Cold callers, unite! Get more business by Disqualifying the duds
ONCE UPON A TIME, A phone call was like a message from the heavens. Imagine -- someone else needed to reach you so urgently and desperately that he used a newfangled signal that could travel hundreds of miles in a split second!
Only problem: That was in 1898. In 1998, people actually, buy devices whose sole function is to block incoming calls. So, it's no wonder that selling by phone is tougher than ever. You're doing battle with not only your natural-born competitors but also the thousands of other people out there using the phone to land their own sales.
The solution? Be different. Stop trying to persuade people to say yes. In an era when you can cover more territory by phone in an hour than previous generations could in a week or even a month, it makes no sense to waste time on dead wood.
There's an easier way to play. If the customer isn't interested, neither are you.
Just move on, and on, and on. This is about prospecting -- the essential step that must precede selling for every successful telephone marketer. A prospector, by definition, is looking for something of value. In this case, that's someone who is ready to start the sales process, a hot prospect. Other prospects aren't hot ... yet. So, you have to fan the flame a bit. Still others will turn out to be duds, and no amount of stoking will fire them up. The trick is to classify them quickly and take the appropriate action, even if it means saying "Thankyouverymuch" (don't even waste time separating those words!) and hanging up the phone. Here's how to sort 'em so that you can divide and conquer.
A-LIST: THE WHITE-HOT PROSPECT
DEFINITION: Anyone who is interested, has a need for the product, is the decision maker or on the team, and is qualified to spend the money ... right this very moment!
BATTLE PLAN: How can you find out whether someone is interested? Ask. And how do we find out whether he has money? Again, ask. Will he lie to you? Possibly. But for now, assume that people will tell you the truth.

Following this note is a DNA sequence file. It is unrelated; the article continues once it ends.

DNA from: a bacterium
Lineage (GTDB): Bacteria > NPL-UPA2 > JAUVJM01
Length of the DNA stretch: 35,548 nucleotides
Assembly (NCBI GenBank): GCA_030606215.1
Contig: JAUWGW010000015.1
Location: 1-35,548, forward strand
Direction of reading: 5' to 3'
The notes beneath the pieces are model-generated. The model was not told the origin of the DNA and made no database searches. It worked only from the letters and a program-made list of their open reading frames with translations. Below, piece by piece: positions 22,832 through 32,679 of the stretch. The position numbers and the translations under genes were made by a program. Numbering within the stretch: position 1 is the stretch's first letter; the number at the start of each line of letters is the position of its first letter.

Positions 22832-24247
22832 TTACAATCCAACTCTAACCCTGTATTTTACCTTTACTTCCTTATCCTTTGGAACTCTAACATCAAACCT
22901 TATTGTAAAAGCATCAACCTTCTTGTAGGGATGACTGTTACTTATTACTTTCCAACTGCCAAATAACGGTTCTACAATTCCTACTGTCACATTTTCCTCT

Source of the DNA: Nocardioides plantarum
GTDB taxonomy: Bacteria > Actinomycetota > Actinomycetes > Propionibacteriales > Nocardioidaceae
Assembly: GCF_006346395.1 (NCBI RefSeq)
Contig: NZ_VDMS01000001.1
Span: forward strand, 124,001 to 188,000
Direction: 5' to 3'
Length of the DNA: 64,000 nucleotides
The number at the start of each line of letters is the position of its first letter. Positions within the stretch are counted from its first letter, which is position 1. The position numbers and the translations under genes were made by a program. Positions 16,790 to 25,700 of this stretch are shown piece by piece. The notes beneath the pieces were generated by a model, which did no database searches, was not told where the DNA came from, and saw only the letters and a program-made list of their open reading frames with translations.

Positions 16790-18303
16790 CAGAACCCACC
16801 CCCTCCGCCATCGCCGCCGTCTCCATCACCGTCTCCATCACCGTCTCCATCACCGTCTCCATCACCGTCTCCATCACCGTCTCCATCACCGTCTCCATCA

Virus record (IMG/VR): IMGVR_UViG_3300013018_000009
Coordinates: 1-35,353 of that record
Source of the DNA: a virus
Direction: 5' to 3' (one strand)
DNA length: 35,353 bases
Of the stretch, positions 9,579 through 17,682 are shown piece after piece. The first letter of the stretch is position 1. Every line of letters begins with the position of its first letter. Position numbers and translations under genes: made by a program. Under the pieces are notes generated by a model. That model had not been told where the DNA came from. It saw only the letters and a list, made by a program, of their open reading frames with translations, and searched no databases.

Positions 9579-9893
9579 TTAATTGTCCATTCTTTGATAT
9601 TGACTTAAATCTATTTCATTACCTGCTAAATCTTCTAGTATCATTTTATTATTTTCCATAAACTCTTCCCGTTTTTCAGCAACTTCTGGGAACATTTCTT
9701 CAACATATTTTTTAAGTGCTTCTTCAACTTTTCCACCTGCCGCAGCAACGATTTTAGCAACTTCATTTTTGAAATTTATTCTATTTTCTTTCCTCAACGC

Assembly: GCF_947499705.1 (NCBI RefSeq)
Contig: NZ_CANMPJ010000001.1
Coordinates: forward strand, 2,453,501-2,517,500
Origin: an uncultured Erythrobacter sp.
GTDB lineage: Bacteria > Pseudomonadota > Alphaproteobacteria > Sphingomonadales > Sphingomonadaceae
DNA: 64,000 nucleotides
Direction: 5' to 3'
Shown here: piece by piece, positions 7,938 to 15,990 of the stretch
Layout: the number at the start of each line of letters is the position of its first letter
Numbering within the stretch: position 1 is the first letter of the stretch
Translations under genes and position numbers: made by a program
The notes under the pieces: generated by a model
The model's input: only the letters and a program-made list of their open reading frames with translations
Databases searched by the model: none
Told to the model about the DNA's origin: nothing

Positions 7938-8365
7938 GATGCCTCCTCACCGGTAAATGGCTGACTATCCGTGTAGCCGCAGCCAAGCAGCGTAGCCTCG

Start by qualifying for interest; then, if appropriate, qualify for authority to make a decision and, finally, for money. Here's an example (for a computer store).
To qualify for interest: "Would you like to take a look at some information on the new network server we just got in?"
To qualify for authority: "If you liked what you saw, would you alone be able to make a decision, or would others be involved?"
To qualify for money: "Lease payments for the server probably wouldn't run more than $400 a month. If you liked the idea, could you handle that?"
If you get yeses to all three, you're talking to a white-hot prospect. Start the selling process over the phone, or set an appointment for as close to right now as possible. If the appointment is more than two or three business days away, confirm by phone the day before; if it's four or more days away, confirm in writing by fax or letter, then reconfirm by phone the day before. Don't let this one get away.
B-LIST: ABOUT TO CATCH FIRE
DEFINITION: Anyone who is interested, has a need for the product, is the decision maker or on the team, and is qualified for money now but asks to see more information.
BATTLE PLAN: Send the material today, or tomorrow at the latest. Schedule for a callback in seven clays (if info was sent by mail) or two days (if it was sent by e-mail or fax). Expect that one or two of every five B-List prospects will be white-hot when recontacted; one or two will be duds (they don't answer the phone or return calls); and one or two will be reclassified as C-List (see below).